Well, the holidays are over (or are well underway, at least; I realize that it’s only the fourth day of Christmas, for those of you who celebrate all twelve days, to say nothing of the other holidays that occur during this time of year). Hopefully, you’ve had a good holiday, with plenty of friends, family, and fun times. Now would seem to be the time to kick back, relax, and wait for the New Year to come.
But alas, that’s not always possible. There’s plenty that should be done before the year ends, or near the start of the year next year, at the latest. I’ve covered quite a few items on Monday (because I couldn’t let you go any longer before thinking about what you needed to do), but there’s an elephant in the room we still need to discuss: paying for those holiday presents.
If you are like a great number of people in our modern society, there’s a decent chance that you went into debt (or added more debt to what you already had) buying presents for everyone (I know that I did). It happens, and I’m no position to scold you for it; now, though, is the time to plan how to deal with this added debt. We should start by:
1. Accessing the Damage: You need to know where you stand before you can figure out how to deal with it. Luckily, it’s easier than ever to find out where your finances stand nowadays: every credit card company allows you to check your balance online, as well as making payments. You probably kept track of how much you spent, of course, but it’s a good idea to go back over your statement to ensure that you are only being charged for spending you actually did, as well as making sure you know the total of what you owe.
2. Making a Plan: When you know what you owe, it’s time to figure how to eliminate it. There are a few different issues you will need to consider, from where to get the extra money to pay down the added debt (do you cut down your spending, or perhaps try to earn some money through a side job?) to which debt to tackle first. (There’s quite a bit of disagreement on the best order to handle debts; I tend to support trying to deal with the highest interest debt first, but paying down debt is good, regardless of the exact order you follow.)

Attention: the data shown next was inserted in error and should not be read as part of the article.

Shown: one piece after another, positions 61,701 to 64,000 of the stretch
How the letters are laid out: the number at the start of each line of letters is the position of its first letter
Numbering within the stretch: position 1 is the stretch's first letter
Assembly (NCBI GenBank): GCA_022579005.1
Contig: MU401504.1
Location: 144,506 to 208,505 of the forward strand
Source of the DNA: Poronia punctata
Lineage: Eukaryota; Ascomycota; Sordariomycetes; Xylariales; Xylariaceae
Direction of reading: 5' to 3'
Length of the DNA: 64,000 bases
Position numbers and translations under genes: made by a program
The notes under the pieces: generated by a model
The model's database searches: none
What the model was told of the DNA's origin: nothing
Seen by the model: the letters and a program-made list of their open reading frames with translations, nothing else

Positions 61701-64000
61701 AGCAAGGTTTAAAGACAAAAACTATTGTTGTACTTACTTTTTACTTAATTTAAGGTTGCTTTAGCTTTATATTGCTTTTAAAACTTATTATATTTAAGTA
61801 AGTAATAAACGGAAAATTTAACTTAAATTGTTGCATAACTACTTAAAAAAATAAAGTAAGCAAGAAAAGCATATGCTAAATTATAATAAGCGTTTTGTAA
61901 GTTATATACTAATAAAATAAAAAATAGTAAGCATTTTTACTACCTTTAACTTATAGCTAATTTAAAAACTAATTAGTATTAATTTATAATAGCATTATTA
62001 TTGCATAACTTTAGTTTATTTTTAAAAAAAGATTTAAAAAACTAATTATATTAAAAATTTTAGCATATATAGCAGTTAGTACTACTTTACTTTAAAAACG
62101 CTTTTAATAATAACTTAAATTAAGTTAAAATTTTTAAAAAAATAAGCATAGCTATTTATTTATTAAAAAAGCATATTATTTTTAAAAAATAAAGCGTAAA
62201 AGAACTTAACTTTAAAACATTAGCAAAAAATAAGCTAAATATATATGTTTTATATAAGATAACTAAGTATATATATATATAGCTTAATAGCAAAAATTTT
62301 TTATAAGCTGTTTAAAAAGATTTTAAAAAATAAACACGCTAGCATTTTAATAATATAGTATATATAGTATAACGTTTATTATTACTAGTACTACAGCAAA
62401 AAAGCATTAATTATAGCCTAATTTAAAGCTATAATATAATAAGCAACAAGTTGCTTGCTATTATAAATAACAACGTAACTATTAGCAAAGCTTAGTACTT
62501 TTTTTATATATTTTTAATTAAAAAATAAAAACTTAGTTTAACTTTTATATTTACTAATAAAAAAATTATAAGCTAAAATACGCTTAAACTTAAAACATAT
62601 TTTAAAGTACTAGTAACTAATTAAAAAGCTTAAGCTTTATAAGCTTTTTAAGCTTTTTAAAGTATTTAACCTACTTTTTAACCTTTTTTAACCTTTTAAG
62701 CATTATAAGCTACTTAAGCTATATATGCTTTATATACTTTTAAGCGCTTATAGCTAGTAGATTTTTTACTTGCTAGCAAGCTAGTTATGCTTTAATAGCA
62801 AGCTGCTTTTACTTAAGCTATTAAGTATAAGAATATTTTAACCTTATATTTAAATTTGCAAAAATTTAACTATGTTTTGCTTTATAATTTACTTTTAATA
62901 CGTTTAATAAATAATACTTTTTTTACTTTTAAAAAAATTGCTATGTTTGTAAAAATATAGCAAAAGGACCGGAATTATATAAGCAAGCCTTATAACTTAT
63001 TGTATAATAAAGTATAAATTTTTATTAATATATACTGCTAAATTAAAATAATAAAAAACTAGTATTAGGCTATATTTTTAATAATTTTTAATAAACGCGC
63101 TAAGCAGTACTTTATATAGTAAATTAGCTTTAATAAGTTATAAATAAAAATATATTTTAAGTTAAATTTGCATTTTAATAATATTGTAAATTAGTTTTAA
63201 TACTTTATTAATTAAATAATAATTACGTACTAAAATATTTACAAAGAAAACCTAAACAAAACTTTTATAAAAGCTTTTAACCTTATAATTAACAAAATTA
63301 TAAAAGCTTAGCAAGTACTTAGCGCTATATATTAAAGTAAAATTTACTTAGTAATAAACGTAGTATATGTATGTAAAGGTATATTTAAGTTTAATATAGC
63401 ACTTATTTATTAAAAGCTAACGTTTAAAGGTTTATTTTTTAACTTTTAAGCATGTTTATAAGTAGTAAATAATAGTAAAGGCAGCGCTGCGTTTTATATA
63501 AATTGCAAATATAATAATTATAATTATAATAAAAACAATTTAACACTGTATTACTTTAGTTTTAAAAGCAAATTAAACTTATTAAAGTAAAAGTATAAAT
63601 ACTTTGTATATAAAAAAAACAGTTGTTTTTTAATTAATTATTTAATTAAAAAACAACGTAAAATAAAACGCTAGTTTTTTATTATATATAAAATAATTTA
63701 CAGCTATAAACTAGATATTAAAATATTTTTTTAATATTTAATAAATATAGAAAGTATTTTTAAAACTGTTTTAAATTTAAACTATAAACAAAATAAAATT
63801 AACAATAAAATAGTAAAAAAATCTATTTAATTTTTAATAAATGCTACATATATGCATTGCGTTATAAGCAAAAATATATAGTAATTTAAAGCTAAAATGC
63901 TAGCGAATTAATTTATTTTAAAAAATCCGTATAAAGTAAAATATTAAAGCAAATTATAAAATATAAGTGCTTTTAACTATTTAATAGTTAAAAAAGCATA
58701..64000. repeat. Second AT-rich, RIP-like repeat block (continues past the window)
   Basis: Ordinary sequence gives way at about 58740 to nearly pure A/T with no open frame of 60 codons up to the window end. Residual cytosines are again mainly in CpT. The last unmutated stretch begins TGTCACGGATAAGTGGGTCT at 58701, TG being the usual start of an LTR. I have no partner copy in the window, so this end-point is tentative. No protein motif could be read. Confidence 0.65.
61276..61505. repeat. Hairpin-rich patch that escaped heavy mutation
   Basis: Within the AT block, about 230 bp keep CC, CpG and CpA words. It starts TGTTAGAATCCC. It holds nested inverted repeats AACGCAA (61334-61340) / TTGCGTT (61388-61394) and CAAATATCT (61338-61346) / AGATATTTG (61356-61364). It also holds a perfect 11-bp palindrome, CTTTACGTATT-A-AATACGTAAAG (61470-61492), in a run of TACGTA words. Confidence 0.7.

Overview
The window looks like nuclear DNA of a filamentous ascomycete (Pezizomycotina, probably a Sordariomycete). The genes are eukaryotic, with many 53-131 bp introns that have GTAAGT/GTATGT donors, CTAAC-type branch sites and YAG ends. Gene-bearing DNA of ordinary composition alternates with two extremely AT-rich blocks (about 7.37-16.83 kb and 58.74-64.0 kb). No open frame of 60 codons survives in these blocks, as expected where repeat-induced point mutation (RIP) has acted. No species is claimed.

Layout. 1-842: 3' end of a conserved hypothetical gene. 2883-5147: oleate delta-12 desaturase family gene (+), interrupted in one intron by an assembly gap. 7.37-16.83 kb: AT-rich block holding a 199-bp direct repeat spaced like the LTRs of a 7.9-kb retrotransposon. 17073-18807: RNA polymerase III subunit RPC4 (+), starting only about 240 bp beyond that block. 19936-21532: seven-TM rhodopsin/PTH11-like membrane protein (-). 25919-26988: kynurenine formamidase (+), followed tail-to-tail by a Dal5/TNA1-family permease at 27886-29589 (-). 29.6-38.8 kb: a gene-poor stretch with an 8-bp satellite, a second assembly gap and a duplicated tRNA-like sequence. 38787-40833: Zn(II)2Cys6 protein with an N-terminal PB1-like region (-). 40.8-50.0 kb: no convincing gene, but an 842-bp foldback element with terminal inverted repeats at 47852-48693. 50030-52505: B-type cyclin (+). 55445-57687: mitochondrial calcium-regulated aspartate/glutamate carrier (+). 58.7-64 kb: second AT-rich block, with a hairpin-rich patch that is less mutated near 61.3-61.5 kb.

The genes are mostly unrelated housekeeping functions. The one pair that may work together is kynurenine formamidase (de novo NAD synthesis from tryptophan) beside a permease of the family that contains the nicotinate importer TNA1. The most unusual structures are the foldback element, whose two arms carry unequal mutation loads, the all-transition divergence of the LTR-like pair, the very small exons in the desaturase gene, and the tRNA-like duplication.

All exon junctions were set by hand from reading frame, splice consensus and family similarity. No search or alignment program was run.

3. Stick to that Plan: Once you know how you’re going to pay down your Christmas Present debt (or any debt, for that matter), it’s simply a matter of sticking to your plan. Alright, it’s not really that ‘simple’; if it were, there’d be a lot less trouble with debt in the world today. If you are going to stick with a plan, you need to make sure to reward yourself when you meet landmarks along your road to the ultimate goal of finishing off your debt. Try to find things that will bring you joy, but won’t cost much money; a picnic in the park or a (frugal) night out as you clear out your holiday debt will make it that much easier to remain motivated as you keep paying things down.
4. Plan for Next Year: Let’s be honest, there are some expenses, like car repairs or medical expenses, that we can’t see coming. Holiday expenses are NOT in that category, though; while you might not know exactly how much you will spend next year, you can probably come up with a ball-park figure about what you will need to keep everyone on your gift list happy (as well as providing food, decorations, and all the other holiday accouterments). Rather than charging all those expenses, why not put money aside throughout the year so you can pay for the holidays with your own cash (and enjoy the interest you accrue along the way, rather than pay interest to the credit card company)? By breaking the expected expense up and putting aside a smaller portion monthly or weekly (similar to an emergency fund), you can ensure that there will be plenty of holiday cheer, or at least, fewer holiday credit card bills.